Two general counsel for LSU Health Center in New Orleans sue over gender discrimination claims.
Two former general counsel for the LSU Health Sciences Center in New Orleans have sued the LSU Board of Supervisors and three administrators over claims of gender discrimination.
In a civil suit filed in the US District Court in New Orleans, plaintiffs Katherine Muslow and Meredith Cunningham state that for many years they faced inequitable pay policies that paid me tens of thousands of dollars a year more than women for the same type of work and experience. Ms Muslow worked as general counsel and reported directly to Larry Hollier, chancellor of the LSU Health Sciences Center. Ms Cunningham was a staff lawyer and reported to Ms Muslow. Both lawyers represented LSU in court and administrative proceedings, and provided legal advice to faculty and administrators.
Referring to a 2017 market salary study, conducted by LSU to assess its salary structure, Ms Muslow and Ms Cunningham asked their superiors for merit-based raises, the suit says, but were fired as a result in “purposeful and blatant retaliation.” Following the salary study, LSU's New Orleans campus established 30 pay grades, based on job descriptions and experience. According to the lawsuit, Cunningham wasn't given a salary assessment because she worked part-time, even though it says other part-time employees, mostly men, benefited from the review. The suit also says she later discovered, through a records request, that at least eight men with lower pay grades in the chancellor's office earned the same or substantially more than she did, and that men often got more supplemental pay in the form of car allowances and other benefits. The suit says that Muslow and Cunningham had not received poor reviews before being fired from their positions.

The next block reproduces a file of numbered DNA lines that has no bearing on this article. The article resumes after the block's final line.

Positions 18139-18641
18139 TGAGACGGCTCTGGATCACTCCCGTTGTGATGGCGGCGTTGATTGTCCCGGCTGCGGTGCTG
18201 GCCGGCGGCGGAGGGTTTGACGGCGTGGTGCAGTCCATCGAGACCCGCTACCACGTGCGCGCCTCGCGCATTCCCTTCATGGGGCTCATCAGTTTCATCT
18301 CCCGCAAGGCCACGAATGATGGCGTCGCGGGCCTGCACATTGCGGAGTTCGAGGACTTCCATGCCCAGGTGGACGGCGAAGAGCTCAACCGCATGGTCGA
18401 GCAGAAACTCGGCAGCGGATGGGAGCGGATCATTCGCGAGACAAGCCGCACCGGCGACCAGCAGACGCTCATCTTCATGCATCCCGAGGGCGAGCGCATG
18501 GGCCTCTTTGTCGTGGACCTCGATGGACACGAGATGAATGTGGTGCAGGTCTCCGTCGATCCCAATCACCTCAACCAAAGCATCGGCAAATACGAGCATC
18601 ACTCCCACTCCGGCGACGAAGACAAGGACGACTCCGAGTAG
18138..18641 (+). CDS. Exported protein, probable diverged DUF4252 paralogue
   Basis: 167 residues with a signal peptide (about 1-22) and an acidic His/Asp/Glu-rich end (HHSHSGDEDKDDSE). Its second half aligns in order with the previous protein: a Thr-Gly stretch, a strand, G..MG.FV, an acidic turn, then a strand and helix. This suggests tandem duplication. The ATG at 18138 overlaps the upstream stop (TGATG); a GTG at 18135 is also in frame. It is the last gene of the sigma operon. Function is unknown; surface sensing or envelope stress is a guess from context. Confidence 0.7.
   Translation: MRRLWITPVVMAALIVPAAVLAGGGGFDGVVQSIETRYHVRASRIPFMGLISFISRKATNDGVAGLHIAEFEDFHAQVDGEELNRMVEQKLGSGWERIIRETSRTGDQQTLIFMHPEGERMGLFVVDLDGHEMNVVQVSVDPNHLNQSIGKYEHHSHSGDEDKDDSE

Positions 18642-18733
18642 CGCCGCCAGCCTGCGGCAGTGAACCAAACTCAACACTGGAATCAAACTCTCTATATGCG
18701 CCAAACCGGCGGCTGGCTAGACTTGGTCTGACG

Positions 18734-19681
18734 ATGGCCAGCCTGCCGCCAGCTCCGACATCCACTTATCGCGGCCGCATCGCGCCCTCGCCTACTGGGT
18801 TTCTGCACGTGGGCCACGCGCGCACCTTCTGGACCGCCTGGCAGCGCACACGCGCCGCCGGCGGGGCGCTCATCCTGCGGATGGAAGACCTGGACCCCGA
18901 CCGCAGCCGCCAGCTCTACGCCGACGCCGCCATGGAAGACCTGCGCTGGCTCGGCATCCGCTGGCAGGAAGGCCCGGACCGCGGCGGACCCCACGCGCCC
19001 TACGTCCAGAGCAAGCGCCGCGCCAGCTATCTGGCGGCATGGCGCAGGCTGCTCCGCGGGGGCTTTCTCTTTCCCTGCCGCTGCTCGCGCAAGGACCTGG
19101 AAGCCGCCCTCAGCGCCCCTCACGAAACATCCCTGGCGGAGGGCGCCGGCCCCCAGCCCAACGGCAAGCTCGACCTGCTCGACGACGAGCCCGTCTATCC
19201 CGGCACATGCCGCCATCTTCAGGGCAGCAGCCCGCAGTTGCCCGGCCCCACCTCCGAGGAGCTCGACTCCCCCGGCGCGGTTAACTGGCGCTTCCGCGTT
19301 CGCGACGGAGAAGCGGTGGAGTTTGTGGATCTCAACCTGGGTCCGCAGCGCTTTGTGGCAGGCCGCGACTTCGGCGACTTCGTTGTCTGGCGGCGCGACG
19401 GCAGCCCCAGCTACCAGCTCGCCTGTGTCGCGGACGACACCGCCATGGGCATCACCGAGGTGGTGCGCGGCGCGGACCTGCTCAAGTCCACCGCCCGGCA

“Good ole boys' clubs”
The suit also names as defendants Thomas Skinner, the vice president of legal affairs and general counsel at LSU; Hollier; and John Harman, the vice chancellor of administration and finance and manager of human resources at LSU Health New Orleans. The lawsuit states, “Because discretion was and is the sole guidepost for setting salaries in the chancellor’s office, other objectionable and illegal employment practices have resulted, such as nepotism and 'good ole boys' clubs, to the detriment of women employees.” Ernie Ballard, a spokesman for LSU, said he wasn't aware of the case but that officials don't comment on pending litigation.